Hearing Secret Harmonies

by Anthony Powell

Wednesday, February 8, 2023

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I have finally got to the end of the series! And I’m still not sure if I’ve enjoyed these books or not. But I’m glad I’ve read them.

No, it’s not really fair to ask if I’ve enjoyed them. If I wasn’t getting anything out of them I would have stopped a long time ago. There have been points where the series has seemed to drag, especially in the wartime years, but there has always been something that has brought me back to them. I think I just like seeing the changes in the characters as time goes by. In a way it seems rather unrealistic that Nick keeps bumping into the same characters in each book, but then there are others who loom larger in the narrative but really they are just hanging about as memories. And new major characters continue to appear throughout the series. In this book though it did feel like a few characters were just being brought back for a quick turn to round the stories off, but then it’s fiction, why not catch up with a few of the early players at the end. I did find Widmerpool a bit wearing. It took me a few books to realise he was going to be the major recurring character, and I can see why this kind of half friend half enemy type was needed in the series, and maybe that’s realistic. The character you’ve never much liked who keeps turning up decade after decade.

I thought this book took a rather bizarre turn, and honestly I wasn’t sure what was humour, what was farce and what was tragedy. But that’s been the case all along. The humour is understated, and whilst that’s how I would have said I liked my humour, I’ve had trouble distinguishing it from the normal life of the privileged classes that we mostly see here. Because these books are very much a slice of mid-twentieth-century life of the well off cis het white male. And one of my problems with them is definitely that I feel like I’ve read that viewpoint a thousand times before. But I read them anyway.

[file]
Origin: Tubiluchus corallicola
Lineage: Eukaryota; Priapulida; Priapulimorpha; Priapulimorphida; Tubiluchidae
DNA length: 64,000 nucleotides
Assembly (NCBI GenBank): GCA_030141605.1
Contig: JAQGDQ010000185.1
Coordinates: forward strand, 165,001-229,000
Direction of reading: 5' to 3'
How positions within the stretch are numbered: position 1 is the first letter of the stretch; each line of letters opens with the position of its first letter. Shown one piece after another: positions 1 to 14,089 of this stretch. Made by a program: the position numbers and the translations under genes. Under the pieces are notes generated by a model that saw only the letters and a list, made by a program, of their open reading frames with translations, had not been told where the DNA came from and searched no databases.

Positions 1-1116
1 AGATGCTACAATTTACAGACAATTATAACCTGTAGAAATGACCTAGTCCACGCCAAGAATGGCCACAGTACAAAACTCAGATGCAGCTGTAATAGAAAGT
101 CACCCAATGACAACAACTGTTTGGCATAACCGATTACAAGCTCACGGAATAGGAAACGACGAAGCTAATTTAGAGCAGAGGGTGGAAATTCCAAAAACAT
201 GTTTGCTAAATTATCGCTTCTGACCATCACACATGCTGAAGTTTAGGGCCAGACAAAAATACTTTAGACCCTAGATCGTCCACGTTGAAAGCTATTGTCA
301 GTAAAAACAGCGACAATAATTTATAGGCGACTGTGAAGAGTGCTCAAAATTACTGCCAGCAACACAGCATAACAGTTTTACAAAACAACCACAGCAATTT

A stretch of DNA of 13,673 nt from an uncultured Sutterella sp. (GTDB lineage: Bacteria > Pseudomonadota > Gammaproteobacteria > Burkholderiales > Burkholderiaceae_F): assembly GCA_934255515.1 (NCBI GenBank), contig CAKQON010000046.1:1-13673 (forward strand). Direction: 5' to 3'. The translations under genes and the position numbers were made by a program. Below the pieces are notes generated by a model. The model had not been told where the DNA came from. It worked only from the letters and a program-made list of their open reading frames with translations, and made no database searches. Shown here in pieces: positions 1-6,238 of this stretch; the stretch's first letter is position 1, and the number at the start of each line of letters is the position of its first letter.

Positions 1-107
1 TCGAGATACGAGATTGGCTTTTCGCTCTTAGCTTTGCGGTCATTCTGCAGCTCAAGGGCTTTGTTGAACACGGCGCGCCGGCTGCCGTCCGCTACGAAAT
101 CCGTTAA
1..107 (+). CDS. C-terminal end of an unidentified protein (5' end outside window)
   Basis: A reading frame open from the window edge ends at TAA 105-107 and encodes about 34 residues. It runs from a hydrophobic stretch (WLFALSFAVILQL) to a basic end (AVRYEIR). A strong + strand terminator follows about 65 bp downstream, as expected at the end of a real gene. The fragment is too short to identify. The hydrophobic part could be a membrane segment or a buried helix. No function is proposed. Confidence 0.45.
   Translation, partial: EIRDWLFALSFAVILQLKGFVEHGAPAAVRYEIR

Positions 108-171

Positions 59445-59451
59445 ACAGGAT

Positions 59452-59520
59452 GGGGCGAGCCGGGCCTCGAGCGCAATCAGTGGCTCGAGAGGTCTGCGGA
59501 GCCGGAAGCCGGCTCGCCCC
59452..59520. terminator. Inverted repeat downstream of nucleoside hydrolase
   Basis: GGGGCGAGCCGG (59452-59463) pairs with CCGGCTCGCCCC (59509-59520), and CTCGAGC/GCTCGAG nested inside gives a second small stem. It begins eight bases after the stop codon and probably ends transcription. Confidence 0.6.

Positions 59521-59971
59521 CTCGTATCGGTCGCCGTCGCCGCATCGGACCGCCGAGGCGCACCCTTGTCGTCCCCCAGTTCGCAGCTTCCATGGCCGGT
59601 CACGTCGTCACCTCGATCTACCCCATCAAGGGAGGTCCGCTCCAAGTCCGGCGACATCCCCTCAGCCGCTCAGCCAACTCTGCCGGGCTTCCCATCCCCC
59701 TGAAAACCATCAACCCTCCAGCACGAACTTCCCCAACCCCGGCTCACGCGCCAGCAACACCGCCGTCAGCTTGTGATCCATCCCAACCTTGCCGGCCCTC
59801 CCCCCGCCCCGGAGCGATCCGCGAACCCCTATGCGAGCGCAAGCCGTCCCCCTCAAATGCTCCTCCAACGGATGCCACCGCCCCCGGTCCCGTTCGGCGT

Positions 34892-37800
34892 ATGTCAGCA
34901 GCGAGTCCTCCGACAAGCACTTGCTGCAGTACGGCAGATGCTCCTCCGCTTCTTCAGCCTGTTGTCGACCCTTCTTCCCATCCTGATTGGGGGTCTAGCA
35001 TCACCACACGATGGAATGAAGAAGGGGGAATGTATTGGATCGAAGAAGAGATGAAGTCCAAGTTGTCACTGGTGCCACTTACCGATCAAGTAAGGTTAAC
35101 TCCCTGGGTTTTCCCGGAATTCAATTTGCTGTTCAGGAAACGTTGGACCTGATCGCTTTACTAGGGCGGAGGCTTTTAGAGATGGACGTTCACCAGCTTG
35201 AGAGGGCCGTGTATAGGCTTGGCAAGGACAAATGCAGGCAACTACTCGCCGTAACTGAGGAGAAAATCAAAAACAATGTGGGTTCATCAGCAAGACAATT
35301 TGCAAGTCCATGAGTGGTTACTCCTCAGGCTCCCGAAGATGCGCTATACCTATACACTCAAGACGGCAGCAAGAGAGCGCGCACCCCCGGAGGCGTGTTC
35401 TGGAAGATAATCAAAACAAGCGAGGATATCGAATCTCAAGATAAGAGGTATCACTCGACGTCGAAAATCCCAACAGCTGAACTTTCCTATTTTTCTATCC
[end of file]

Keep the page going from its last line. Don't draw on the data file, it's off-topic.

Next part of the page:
And I mostly liked our narrator Nick, though that might be because he never gave us a good view of himself. He reflected those around him. One thing that stood out was that I never noticed homosexuality being mentioned in a derogatory manner, it just seemed to be accepted as the way things were, which was good to see in books of this era. My issues with the early books were very much with the lack of female characters and the stereotyping of those there were. In retrospect I think that probably reflects the male single sex upbringing and there are plenty of female characters in the later books. When Pamela Flitton first came on the scene in the war years I though that the story from her point of view would be an interesting take on these books, and nothing since has diminished that view.

A lot of books are a snapshot of a certain time and place, and this series is definitely worthy of praise for extending that out to something with much more detail than a snapshot. I’m happy to have read them, and also happy to move onto something else now!